From: Rob Studdert

John Sessoms jsessoms002 at nc.rr.com
Sat Oct 24 14:10:10 EDT 2009


> On 24/10/2009, Tom Cakalic <cakaltm at gmail.com> wrote:
>> > My 18-yr old son told me several weeks ago that he was interested in
>> > vinyl.  When he was much younger I'd bought him a used phonograph and
>> > we found some cool records.  He's got CD's and iPods...
>> >
>> > He just bought himself a tube fender amp and I have to admit his
>> > guitars sound much better through it than with the solid state 2004
>> > amp I'd got him.
>> >
>> > I've found a mint late '70's Technics turntable I'm about ready to
>> > make a deal on, and then outfit it with a 'state of the art' Ortofon
>> > cartridge.  He'll get my old early 80's Kenwood integrated amp, tuner,
>> > and equalizer (still solid state)... but this is going to be fun!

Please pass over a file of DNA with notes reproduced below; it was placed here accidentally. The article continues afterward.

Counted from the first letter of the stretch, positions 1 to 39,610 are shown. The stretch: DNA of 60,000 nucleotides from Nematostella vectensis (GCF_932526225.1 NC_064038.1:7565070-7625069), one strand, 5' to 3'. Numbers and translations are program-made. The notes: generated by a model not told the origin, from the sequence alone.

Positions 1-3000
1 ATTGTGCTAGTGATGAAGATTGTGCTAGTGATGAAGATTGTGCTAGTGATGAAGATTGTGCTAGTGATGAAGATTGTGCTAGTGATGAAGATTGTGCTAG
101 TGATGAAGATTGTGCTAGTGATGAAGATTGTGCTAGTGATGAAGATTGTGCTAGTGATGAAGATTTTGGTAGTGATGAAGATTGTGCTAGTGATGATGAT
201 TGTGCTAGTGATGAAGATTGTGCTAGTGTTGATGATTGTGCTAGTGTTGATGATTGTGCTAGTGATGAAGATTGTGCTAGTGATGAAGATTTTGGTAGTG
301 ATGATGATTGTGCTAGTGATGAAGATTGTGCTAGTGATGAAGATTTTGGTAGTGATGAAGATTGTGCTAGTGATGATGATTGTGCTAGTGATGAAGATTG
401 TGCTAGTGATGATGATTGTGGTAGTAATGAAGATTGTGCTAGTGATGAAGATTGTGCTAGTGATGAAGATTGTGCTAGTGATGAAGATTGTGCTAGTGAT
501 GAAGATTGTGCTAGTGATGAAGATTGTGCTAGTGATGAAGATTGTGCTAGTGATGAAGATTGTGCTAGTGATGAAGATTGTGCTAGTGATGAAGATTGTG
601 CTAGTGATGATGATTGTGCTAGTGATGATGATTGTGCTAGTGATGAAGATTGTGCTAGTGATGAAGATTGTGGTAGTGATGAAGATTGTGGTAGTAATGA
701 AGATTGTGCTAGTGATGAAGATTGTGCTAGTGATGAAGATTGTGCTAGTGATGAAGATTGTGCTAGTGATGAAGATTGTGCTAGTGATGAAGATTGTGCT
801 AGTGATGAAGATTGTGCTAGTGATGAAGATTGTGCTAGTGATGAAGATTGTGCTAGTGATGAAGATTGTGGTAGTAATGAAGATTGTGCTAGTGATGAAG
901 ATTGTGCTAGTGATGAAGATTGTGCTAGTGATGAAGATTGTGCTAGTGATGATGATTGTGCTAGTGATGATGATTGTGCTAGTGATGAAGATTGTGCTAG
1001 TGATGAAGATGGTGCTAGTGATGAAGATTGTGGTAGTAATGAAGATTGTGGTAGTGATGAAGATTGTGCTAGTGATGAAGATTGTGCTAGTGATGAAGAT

> 
> We are just about to pension off the vinyl collection at one of the
> radio stations I service, it hasn't been used for years. Most
> recordings are in pretty poor condition but I might put my hand up for
> the transcription turntable  :-) 
> 
> The transition from vinyl to present day tech in radio basically
> followed this path; vinyl, open reel tape, broadcast cart (like a
> continuous 8 track cart but only three tracks, L, R & cue), Mini-disc,
> CD and now virtually all program but the live voice is delivered via
> computer.
> 
> Solid state guitar amps don't have the right distortion or enough of it!

Many current generation guitar amps are hybrid designs with tubes in the 
pre-amp stage to generate that warm brown distortion and solid state 
power amplification to generate eardrum bursting loudness.




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